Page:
Iconic American musician Pete Seeger was censored by CBS over an anti-war song he wanted to perform on the Smother Brothers TV show.
Archives for January 2014
NCAC participating organizations the Dramatists Guild and the Dramatists Legal Defense Fund have sent a letter (PDF embed below) to Theater J in Washington DC in support of the venue’s staging of Motti Lerner’s The Admission. A group called Citizens Opposed to Propaganda Masquerading as Art has waged a smear campaign to vilify the play as anti-Israel. The reason we dramatists […]
Read contributions from: American Association of University Professors American Booksellers Foundation for Free Expression American Civil Liberties Union American Library Association American Society of Journalists & Authors Association of American Publishers Catholics for Choice College Art Association Comic Book Legal Defense Fund Dramatists Guild of America Lambda Legal Modern Language Association National Center for Science […]
Responses to recent disclosures about official surveillance of private communications and activities are rolling in. The most recent is from the Privacy and Civil Liberties Oversight Board, which today released a Report on the Telephone Records Program Conducted under Section 215 of the USA PATRIOT Act and on the Operations of the Foreign Intelligence Surveillance Court. […]
Instead of giving books a scarlet letter, school boards should encourage teachers to explain to parents how and why they select certain materials and what educational purposes these materials serve for their children. F
ProPublica has published an analysis of the four most often cited rationales offered to justify mass surveillance and collection of metadata, describing why they are “questionable claims.” It is instructive reading for anyone who is concerned about claims that security cannot be achieved without sacrificing constitutional principles. Whatever the right answer to that dilemma, official […]
Last night, Al Jazeera America’s The Stream dedicated its show to a topic near and dear to NCAC’s work and hearts: book challenges and bans in the U.S. Joining the show was author Carolyn Mackler, whose works NCAC has defended throughout the years, as well as partners-in-activism Isaiah Zukowski and Lynn Bruno. Isaiah spoke out as […]
A student-led petition sounded the alarm: no new books could enter Muhlenberg classroom libraries without being "rated" for mature, sexual, violent or religiously offensive content. A letter from NCAC’s Kids’ Right to Read Project sheds light on concerns over such ratings.
In public comments on Virginia’s State Department of Education website and in a letter to board members, NCAC’s Kids’ Right to Read Project asked the Board of Education to reject a proposed amendment that would force schools to notify parents any time "sensitive" materials are used in the classroom.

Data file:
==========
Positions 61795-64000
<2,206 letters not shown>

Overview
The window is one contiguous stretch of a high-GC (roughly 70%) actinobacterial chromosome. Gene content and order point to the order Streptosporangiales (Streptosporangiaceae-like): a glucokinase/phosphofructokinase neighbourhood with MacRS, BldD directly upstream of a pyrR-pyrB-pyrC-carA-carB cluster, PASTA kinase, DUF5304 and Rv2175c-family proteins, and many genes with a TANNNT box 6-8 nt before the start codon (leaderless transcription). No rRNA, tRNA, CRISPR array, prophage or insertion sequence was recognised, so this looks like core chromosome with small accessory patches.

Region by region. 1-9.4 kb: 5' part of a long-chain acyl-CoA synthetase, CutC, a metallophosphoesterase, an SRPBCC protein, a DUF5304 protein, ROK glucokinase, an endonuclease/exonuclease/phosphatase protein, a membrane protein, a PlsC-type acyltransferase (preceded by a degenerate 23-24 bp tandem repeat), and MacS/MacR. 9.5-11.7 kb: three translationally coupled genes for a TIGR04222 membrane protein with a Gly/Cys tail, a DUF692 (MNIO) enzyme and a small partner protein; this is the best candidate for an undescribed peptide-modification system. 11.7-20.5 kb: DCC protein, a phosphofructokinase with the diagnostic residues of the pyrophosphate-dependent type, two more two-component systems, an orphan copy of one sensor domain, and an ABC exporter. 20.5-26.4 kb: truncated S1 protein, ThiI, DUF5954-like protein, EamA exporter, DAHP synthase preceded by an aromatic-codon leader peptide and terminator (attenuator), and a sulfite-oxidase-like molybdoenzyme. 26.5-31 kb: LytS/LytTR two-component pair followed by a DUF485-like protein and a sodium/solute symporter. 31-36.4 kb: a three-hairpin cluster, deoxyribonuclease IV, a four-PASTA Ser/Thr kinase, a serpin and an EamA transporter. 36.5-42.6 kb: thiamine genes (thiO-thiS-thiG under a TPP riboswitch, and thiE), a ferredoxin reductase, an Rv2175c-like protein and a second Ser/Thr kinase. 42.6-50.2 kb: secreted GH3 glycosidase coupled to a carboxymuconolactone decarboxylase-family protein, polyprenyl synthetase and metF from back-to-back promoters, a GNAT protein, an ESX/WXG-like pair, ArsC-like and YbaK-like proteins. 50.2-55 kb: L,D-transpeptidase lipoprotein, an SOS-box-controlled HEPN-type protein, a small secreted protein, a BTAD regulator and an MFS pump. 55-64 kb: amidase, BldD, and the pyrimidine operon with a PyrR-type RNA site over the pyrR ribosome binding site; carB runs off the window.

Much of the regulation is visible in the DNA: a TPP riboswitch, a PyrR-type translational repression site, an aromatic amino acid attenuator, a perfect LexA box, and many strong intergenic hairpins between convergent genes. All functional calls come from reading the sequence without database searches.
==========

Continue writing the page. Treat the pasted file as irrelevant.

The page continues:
In a 2-1 ruling today, the DC Circuit Court of Appeals effectively ended net neutrality, striking down the Federal Communications Commission’s Open Internet Order. The FCC’s order was intended to keep broadband providers from interfering with traffic on the Web. The issue of who should regulate internet access has been the subject of much debate in the last […]
This is a good, concise history of abuses by the intelligence community and offers a great argument against warrantless surveillance. Without that break-in by the Media 8, J. Edgar Hoover’s “shadow FBI,” a criminal conspiracy at the heart of a developing national security state, might never have been revealed. (The CIA, officially banned from domestic […]
After cries of censorship, an eviction and a lawsuit, The Central Utah Art Center (CUAC) will receive a $60,000 in a settlement with the city of Ephraim, it was announced Friday. The lawsuit was filed in early 2013 after the CUAC was evicted from the space they had inhabited for 20 years. The city alleged […]
As a dues-paying member of the Emerald Art Center in Springfield, OR, Linda Cunningham prepared a piece of work for the monthly members’ show. The “pastoral” works of other members were accepted without incident, but Cunningham’s three-dimensional piece was deemed “too controversial” and rejected by the executive board of the Art Center, according to The […]
Statement about the University of Colorado’s Actions Relating to Professor Patricia Adler From The National Coalition Against Censorship, American Civil Liberties Union of Colorado, Foundation for Individual Rights in Education, and Student Press Law Center January 2, 2014 As groups concerned about academic freedom and free speech, we join the American Association of University Professors […]
UPDATE: Sociology professor Patti Adler has returned to teaching after CU-Boulder informed her she would be reinstated as instructor of the course "Deviance in U.S. Society." NCAC and other national organizations issued a statement warning CU-Boulder of their obligations to academic freedom.